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Oral Immunotherapy and the Anxiety of a Food Allergy Mom


Oral Immunotherapy (OIT) Parent Anxiety

Next week we are slotted to begin our daughter’s OIT (Oral Immunotherapy). I have bounced back and forth between excited and panicky for months about this and let me tell you why. The main reason we have decided to proceed with OIT for our daughter is simple – hope. We hope for an improved quality of life for her and our family as a whole. Why the panic? We will actively be training her system to tolerate her known peanut allergen on a bi-weekly basis, the thought makes my guts just rot.

What people may not realize- is that food allergies have totally shocked our social life.

There are very few places I trust to go, it is really difficult for me to consider a place SosiSafe. This has unfortunately translated into many missed events, parties, and just general gatherings with friends.

I really hate being that mom who has to explain over and over again why my daughter’s life is more important than their child’s choice of drink or food. Justifying her safety is emotionally draining and leads me to avoid certain social situations.

Why Does the Park Freak Me Out?

Meeting at the park in the warm weather is one of our absolute favourite activities to do with friends. The kids get to burn off some energy and the moms get to catch up. We chat in real-life, not just through a messenger group chat. You allllllll know what I am talking about! While my group chats are seriously the best as my therapy, humour, and parenting sounding board, nothing beats real life interaction. What is awesome about my core group of friends, is that they take Sosi’s allergy very seriously. There is no messing around. They would never bring snacks with peanuts in it, and I have never, ever had to ask them to skip serving their kids’ glasses of milk while we are together. However, I factor in the other 50 parents who have also brought their children to the same park, on the same day.

Play’n the Odds

What are the odds that at least one of those children has enjoyed some gooey peanut butter toast for breakfast? Or maybe even a crunchy granola bar laced with alllllll the nuts? Do you think they washed their hands with soap and water before bouncing out of their carseats and goobbering their hands all over the play equipment? HA! Of course not right? And before I became an allergy mom, I honestly wouldn’t have given our pre-park snack choice a second thought. So then it becomes a gamble and I helicopter around with my little fanny pack filled with hand wipes, sanitizer, 2 Epi-Pens, Benadryl, our Emergency Anaphylaxis Plan, and cell phone. I mean, it’s a LuluLemon fanny pack, and it’s cute but if I could let it slip out of arms reach and not panic, that would be amazing.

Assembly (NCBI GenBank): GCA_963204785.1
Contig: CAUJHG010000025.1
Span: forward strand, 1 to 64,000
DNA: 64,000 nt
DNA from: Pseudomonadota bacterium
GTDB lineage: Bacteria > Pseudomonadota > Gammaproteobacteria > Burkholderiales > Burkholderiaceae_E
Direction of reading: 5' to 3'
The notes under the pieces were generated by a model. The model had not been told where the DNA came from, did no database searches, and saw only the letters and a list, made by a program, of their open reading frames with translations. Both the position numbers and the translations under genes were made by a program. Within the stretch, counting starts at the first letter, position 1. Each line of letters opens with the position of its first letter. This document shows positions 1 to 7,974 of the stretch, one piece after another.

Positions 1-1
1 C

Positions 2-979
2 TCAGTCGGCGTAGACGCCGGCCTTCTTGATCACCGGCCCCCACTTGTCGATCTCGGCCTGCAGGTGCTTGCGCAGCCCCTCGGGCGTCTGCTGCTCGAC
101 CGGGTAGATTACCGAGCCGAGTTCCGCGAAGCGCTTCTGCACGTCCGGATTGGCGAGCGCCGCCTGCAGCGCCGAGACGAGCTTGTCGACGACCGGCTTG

Do you share these anxious feelings? Join our community of Food Allergy Families here!

Oral Immunotherapy (OIT) by SosiSafe

The Invisible Weight of an Allergy Mom

I carry around the weight of Sosi’s food allergies, everywhere, at all times. I try and shield her from the reality of her food allergies, the best that I can but I know that as she gets older, the odds of her developing anxiety about her food allergy will increase. With Oral Immunotherapy we are hoping to remove some of that anxiety and weight by increasing Sosi’s tolerance to peanuts. The idea is to slowly increase her amount of intake to the amount of two full peanuts by the end of her treatments (which will take months of safe, allergy doctor supervised visits and careful observation). To read more about the details please read our first post, What is Oral Immunotherapy (OIT) in Canada?  Once Sosi’s tolerance is reached, we will be able to go to the park worry free! It will be very exciting to rejoin the world where we can freely join in on lunch dates, birthday parties, and school functions without artfully exiting when the unsafe food comes out.

Next Steps in Oral Immunotherapy (OIT)

My husband and I completed the mandatory counselling sessions with our daughter’s allergist months ago. However, due to a really crazy run of boogers, coughs, fevers, and a nice bout of the barfs, we have not been able to begin her first batch of suspensions. We are really crossing our fingers that next week we can stay as healthy as we can, during our lovely Canadian winters, and continue to share our journey with you. I am hopeful that my panicky heart-palps will slowly subside and the excitement of a life without fearing a tiny legume will take over.

Mel 🙂

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